Today, Percy Bysshe Shelley is an emblem of the Romantic movement and one of the lights of English culture—his poems memorized by schoolchildren, his life honored with a memorial in Westminster Abbey’s Poets’ Corner. That wasn’t always the case, however. In his own day, Shelley was widely loathed, seen as an immoral atheist and a traitor to his class for his revolutionary politics. His work was damned as well, receiving scathing reviews rooted as much in disapproval of his politics and personal life as in the verse itself. That’s the Shelley that Jacqueline Mulhallen brings to life in this accessible, political biography: the Shelley who, though writing when the working class was in its infancy, clearly grasped—and wanted to change—the system of oppression under which laborers and women lived. The revolutionary Shelley, Mulhallen shows, has long served as an inspiration to figures from Karl Marx to W. B. Yeats to the poets and writers of today, and for popular movements like the Chartists and the suffragettes, even as his public image and poetry became part of the establishment.
An engaging look at one of English history and literature’s most compelling, complicated, and talented figures, Percy Bysshe Shelley will be a valuable contribution to our understanding of the man and his work.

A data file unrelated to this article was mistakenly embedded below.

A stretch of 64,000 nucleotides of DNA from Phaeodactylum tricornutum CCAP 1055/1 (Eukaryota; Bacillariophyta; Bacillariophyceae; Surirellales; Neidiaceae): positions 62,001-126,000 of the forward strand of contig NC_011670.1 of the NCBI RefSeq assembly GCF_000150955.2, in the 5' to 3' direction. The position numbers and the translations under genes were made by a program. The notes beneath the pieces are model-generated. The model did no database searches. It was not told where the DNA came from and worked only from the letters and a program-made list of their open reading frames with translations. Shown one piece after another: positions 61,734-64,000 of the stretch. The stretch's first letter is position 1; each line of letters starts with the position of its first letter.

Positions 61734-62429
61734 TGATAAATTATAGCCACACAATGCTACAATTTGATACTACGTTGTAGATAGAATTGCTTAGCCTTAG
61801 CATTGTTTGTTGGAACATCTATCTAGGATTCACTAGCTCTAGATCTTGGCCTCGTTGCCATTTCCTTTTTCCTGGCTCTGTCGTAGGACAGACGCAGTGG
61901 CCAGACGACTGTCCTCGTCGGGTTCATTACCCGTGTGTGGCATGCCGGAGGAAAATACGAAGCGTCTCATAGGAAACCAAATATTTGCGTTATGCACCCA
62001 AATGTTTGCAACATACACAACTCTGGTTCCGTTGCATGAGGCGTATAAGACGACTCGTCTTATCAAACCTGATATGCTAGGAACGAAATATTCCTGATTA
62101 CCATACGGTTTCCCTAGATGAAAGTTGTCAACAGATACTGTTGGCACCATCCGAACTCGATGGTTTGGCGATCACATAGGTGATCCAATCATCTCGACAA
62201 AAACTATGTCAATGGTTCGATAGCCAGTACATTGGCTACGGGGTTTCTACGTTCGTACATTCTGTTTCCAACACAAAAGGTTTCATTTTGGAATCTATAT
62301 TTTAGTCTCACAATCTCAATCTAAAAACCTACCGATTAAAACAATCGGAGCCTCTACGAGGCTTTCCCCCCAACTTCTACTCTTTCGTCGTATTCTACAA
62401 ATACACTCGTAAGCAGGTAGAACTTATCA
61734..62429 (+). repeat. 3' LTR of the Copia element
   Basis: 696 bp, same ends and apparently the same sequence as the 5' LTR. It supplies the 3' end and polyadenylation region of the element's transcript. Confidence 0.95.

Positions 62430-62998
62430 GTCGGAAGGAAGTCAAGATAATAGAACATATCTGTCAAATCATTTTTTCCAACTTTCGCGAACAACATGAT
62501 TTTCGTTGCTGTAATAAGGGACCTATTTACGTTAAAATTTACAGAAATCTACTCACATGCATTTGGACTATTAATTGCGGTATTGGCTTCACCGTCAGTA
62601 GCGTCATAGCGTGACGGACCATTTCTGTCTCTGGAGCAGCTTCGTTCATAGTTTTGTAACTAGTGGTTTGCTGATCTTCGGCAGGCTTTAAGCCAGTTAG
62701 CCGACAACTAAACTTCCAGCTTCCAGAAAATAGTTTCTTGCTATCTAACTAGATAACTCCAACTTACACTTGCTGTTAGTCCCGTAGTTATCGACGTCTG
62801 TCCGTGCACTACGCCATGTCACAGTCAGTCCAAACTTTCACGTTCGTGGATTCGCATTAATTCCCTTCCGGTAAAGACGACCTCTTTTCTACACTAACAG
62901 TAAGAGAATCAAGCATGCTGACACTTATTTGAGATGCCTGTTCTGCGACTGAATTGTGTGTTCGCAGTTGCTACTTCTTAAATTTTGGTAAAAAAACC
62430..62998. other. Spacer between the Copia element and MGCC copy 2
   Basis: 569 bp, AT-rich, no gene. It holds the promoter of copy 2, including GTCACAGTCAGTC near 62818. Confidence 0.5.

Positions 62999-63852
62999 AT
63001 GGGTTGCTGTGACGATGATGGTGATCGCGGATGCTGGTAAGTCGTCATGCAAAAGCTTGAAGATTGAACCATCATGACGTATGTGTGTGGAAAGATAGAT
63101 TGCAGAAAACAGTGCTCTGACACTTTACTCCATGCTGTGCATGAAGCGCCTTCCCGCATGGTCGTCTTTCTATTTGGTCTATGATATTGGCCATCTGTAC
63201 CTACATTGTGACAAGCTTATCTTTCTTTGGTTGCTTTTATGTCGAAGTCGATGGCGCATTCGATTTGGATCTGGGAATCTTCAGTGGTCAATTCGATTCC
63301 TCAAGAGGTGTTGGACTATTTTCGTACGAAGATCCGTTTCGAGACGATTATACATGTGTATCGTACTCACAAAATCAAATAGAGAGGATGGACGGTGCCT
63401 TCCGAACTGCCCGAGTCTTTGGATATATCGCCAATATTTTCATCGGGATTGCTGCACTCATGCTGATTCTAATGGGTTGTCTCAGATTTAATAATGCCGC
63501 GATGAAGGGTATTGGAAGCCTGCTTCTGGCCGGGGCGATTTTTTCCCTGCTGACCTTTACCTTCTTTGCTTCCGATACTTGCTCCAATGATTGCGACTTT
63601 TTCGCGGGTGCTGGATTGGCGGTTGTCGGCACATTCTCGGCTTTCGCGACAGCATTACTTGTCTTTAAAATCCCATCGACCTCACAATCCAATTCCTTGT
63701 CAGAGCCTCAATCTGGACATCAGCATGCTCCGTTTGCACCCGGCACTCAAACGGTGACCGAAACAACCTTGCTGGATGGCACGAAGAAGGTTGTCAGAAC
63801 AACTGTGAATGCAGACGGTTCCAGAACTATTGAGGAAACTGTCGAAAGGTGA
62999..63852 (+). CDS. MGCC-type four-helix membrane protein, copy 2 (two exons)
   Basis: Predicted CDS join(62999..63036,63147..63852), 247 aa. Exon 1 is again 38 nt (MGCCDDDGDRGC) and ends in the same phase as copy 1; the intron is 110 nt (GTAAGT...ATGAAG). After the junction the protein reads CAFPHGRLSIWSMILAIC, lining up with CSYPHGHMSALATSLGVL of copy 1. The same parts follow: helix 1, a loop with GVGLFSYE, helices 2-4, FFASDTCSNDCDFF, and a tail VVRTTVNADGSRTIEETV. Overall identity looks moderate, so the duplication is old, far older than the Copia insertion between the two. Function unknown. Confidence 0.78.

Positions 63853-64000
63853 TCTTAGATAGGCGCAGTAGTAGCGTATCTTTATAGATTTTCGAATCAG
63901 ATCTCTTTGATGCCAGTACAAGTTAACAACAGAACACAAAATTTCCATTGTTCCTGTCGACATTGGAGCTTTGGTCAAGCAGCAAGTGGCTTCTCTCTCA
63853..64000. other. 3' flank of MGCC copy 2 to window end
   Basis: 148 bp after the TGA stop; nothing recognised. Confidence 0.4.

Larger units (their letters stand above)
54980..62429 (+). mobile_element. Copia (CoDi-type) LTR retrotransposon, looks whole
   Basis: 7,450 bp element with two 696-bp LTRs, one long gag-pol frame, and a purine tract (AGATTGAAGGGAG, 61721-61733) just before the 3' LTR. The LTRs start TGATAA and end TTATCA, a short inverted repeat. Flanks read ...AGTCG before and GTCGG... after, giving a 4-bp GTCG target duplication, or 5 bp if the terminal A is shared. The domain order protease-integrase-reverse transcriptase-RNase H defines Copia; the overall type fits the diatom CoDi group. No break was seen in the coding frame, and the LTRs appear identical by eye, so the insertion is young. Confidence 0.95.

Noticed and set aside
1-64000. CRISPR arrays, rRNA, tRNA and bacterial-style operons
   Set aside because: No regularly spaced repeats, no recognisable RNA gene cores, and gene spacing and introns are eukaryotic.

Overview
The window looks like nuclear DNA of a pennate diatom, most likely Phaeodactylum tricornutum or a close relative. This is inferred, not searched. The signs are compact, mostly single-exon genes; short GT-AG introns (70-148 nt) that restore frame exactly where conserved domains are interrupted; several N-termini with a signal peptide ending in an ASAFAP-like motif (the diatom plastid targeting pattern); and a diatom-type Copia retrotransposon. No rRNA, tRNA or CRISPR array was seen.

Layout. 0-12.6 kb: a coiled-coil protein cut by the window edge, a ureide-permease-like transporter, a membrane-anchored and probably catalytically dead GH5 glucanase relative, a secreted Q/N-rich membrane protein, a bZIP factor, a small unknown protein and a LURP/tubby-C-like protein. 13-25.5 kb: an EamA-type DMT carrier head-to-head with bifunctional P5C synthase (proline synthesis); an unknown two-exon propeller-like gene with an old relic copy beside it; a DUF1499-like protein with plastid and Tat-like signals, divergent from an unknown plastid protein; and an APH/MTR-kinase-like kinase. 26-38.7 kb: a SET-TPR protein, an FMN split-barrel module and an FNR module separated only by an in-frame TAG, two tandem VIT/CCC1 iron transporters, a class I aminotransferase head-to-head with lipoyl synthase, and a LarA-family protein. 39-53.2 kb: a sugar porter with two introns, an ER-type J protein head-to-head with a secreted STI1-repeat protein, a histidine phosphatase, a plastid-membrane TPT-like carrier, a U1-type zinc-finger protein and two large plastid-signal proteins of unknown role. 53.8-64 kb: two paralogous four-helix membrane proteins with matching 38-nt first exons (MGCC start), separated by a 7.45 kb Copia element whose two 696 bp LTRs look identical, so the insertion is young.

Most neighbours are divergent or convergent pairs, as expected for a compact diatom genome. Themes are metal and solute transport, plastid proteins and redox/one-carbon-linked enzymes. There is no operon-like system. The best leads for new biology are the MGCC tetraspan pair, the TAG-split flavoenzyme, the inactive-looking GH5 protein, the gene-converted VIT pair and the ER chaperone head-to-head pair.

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Jacqueline Mulhallen is a playwright, actor, and scholar, and the author of The Theatre of Shelley.Review:
“In this compelling and eye-opening study, Jacqueline Mulhallen demonstrates how Percy Bysshe Shelley’s passionate humanitarianism enlightens every aspect of the revolutionary agenda that informs all his writing, poetry and prose alike. Thoroughly researched and engagingly written, Mulhallen’s book reminds us anew of that great Romantic’s robust socio-political vision, a vision that remains as relevant and vital for our own volatile times as it was for his some two centuries ago, if not even more so.” (Stephen C. Behrendt, University of Nebraska)
“To really appreciate the work of Percy Shelley, you have to understand the political and cultural context of his time. This book takes you there. Humankind needed Shelley back then, and this book reminds us of how much we need him now. It is an honest, straightforward, revolutionary look at a truly revolutionary life. The world needs more Shelley, the world needs this book.” (Benjamin Zephaniah, poet, activist, and author of Propa Propaganda)
“Fresh, clear, and compelling, this is the best compact account of Percy Bysshe Shelley’s revolutionary life currently available. Jacqueline Mulhallen places Shelley vividly in his own times, and shows how and why his imagination, vision, and new exciting art offer such inspiring examples to us now.” (Nicholas Roe, University of St. Andrews)
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